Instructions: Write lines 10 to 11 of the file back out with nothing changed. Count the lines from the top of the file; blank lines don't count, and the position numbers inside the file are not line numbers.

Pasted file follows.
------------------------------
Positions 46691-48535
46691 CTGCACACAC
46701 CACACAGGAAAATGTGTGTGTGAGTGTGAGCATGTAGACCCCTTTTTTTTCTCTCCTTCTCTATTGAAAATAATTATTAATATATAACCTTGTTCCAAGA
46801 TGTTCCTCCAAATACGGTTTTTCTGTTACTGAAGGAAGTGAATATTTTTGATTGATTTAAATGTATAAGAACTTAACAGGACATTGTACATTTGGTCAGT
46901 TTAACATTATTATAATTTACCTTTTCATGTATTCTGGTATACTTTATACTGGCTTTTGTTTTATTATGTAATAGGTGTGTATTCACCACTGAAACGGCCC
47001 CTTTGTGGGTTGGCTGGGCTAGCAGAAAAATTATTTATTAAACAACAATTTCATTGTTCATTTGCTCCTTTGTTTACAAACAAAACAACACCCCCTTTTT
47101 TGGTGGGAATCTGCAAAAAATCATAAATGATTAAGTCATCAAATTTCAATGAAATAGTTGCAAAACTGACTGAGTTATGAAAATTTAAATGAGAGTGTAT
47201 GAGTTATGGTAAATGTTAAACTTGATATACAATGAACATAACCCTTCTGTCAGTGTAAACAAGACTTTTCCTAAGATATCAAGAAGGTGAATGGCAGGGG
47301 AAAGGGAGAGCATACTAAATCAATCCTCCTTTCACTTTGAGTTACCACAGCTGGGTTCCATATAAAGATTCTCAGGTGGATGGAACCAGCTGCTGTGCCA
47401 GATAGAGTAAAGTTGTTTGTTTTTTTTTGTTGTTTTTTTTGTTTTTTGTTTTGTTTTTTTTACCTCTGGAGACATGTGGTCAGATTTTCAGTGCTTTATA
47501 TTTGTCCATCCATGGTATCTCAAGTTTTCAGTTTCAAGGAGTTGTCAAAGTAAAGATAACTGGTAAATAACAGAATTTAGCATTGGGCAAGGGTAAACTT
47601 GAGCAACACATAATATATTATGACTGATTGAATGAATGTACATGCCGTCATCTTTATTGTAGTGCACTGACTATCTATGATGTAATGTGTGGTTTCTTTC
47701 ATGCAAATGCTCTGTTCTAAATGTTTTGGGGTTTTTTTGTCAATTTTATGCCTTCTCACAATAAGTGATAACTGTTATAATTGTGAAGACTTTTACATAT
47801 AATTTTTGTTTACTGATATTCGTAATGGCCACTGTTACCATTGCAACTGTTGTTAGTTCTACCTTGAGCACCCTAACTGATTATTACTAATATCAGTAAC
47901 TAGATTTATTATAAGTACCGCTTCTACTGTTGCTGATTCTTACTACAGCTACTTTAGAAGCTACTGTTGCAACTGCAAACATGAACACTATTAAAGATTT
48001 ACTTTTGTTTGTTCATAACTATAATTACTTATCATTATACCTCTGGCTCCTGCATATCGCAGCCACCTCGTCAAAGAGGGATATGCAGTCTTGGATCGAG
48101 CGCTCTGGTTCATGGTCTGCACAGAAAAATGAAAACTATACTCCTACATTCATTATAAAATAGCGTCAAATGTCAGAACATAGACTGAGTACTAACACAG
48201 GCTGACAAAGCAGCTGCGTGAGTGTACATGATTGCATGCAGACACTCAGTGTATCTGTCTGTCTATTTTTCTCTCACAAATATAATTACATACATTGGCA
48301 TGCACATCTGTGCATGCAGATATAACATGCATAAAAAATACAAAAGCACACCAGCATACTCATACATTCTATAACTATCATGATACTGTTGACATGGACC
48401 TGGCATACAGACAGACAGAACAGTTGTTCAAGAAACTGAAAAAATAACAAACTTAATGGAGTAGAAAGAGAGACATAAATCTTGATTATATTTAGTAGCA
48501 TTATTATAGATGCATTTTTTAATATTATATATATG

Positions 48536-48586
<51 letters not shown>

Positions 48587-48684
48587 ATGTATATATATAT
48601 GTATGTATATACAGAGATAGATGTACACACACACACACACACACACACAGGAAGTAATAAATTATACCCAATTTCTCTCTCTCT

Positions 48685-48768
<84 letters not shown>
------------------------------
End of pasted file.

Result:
47401 GATAGAGTAAAGTTGTTTGTTTTTTTTTGTTGTTTTTTTTGTTTTTTGTTTTGTTTTTTTTACCTCTGGAGACATGTGGTCAGATTTTCAGTGCTTTATA
47501 TTTGTCCATCCATGGTATCTCAAGTTTTCAGTTTCAAGGAGTTGTCAAAGTAAAGATAACTGGTAAATAACAGAATTTAGCATTGGGCAAGGGTAAACTT